Alex Weldon: So, I played an unrated even game against a 2d on KGS today. I've been experimenting with diagonal fuseki lately. Five moves into the game, the position looked like this:
At this point, we had the following conversation.
Opponent: "Do me a favour, and think about your moves."
Me: "I am."
Opponent: "Clearly, you're not."
Me: "What, you think this fuseki is so bad for Black?"
Opponent: "I do."
Me: "I would disagree." (Dave: You definitely missed an opportunity here. The correct reply is always, "Why do you think so?" :-)
dnerra: I disagree, too. I don't think there is much more to say at this point.
Bill: Your opponent is not only a rude 7-letter word, he has his head up himself. ;-)
LoP: I think your opponent was not refering to the position on the board. It's likely that he said this because you played pretty fast. For move 3 you spent 2s, then he used almost 25s for 4 and you answered within 2s again with the approach. Of course this is no reason at all to complain.
Rather than support his opinion, he shut up after that, and we played. I lost, but I would blame later mistakes, and the fact that he's two ranks stronger, not the fuseki. I generally consider myself pretty strong at fuseki though this was, as I said, an experiment. The second diagram shows the moves up to 16.
Bob McGuigan: Chapter 3 of Kajiwara's book "Direction of Play" has a lot to say about the relationship between and , not favorable to White. In effect it seems that if anyone has a losing game after it is probably White.
kokiri and then he repeats the sin by playing in the same relationship to , i don't think i'd pay much attention...
PurpleHaze: I think your opponent is insane. 5 or a must be reasonable, if not the best, moves at this point. So what is his thesis, that 3 is a mistake? That somehow 2 "forces" black to play a parallel fuseki?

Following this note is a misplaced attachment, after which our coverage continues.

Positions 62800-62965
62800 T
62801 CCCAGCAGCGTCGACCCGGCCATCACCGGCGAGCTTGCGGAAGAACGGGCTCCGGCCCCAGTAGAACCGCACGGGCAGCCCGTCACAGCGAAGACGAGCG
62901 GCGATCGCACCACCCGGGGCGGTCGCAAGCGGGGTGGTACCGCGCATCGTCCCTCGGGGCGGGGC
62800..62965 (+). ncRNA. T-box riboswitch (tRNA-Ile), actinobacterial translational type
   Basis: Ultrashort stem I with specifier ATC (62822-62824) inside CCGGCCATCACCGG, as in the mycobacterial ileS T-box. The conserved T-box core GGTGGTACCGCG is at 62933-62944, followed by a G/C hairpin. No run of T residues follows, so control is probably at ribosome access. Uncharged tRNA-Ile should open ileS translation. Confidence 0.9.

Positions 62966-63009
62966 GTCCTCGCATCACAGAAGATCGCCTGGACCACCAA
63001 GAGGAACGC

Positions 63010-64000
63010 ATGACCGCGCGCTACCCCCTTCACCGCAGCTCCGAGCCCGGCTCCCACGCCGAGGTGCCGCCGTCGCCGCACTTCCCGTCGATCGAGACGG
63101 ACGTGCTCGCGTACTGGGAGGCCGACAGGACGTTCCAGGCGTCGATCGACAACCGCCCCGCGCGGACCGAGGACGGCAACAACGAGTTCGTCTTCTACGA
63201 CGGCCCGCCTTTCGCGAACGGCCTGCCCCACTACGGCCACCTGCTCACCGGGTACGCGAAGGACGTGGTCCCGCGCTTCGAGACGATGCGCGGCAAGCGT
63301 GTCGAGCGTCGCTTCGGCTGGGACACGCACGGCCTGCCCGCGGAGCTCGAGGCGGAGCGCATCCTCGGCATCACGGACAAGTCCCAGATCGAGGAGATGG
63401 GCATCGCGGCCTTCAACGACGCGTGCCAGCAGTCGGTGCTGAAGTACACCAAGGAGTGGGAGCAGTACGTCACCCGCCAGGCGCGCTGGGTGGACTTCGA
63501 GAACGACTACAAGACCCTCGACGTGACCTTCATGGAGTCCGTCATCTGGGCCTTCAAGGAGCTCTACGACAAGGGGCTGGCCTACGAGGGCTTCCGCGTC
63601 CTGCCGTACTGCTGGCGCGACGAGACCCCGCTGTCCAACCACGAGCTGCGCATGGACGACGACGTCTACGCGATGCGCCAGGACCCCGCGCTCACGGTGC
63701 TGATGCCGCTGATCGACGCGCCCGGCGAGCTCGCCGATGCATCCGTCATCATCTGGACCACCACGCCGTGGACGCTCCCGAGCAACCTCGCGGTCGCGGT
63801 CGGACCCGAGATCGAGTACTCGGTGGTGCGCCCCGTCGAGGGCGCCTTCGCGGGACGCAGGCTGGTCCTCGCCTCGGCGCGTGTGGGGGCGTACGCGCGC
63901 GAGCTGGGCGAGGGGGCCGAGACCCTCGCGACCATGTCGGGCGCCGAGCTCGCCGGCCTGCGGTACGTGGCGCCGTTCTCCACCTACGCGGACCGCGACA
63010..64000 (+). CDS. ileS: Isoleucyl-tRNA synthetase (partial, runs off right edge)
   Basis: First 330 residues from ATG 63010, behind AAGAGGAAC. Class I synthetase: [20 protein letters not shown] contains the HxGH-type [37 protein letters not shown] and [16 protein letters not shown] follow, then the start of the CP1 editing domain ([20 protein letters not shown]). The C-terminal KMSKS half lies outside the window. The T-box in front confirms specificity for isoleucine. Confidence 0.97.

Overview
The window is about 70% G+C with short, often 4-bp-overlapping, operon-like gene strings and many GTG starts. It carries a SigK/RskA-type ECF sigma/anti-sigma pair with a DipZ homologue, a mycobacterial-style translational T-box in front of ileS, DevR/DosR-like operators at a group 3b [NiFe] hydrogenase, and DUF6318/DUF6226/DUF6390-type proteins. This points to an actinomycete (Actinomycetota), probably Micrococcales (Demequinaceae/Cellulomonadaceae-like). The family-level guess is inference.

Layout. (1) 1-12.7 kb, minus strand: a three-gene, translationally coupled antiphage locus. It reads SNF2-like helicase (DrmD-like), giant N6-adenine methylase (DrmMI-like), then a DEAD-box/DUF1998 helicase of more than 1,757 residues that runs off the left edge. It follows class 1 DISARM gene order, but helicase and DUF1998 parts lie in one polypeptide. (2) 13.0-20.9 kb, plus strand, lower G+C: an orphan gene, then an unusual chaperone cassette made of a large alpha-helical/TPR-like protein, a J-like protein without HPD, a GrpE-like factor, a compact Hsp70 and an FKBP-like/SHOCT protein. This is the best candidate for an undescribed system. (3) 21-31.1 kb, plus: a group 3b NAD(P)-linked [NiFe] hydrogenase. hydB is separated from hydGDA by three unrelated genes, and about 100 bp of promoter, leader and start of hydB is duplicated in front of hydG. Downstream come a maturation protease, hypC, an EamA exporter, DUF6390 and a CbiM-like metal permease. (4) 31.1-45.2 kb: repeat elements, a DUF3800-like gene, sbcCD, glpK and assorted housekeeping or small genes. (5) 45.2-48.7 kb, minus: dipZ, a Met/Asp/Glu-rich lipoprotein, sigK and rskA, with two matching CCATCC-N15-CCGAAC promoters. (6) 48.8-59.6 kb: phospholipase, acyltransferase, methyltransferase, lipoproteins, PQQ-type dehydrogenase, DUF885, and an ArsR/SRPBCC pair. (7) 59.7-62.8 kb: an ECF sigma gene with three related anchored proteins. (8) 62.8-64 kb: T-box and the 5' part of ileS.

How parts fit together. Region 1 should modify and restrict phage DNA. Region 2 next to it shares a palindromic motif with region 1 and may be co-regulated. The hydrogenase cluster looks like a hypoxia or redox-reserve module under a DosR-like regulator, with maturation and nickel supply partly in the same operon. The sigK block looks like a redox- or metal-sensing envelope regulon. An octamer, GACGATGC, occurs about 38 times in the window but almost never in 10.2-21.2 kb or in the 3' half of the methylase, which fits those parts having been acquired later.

Chris Hayashida: Kajiwara's comments aside, I have seen some stronger players say make comments like "You should not play this way. It starts a fight, and I am stronger than you." Perhaps this is what the dan player meant about your playing the diagonal opening. Note that I don't agree with this way of thinking. If a fight is bad, personally, I prefer to be given reasons because of the position of stones on the board, and not because of an estimation of the strength of the players.
So, my question is, does Black already have a losing game? It doesn't look like it to me, so I suspect that his comment was just trash talk, but I figured I'd ask in case there's something I'm not getting.
dnerra: Unless your opponent is of professional strength, you of course do not have a losing game. I think is the first interesting point. I would think that pretty much asks for an approach move in the upper left, and I would happily play it. is the next problem. With the sequence up to , you are taking the right side. However, if you you virtually add the typical joseki in the lower right you see that the right side is open, and it is thus not so effective to make territory there. That is not to say your play with Black is bad, but your game got a little more difficult, and you should have a plan how to deal with with W b.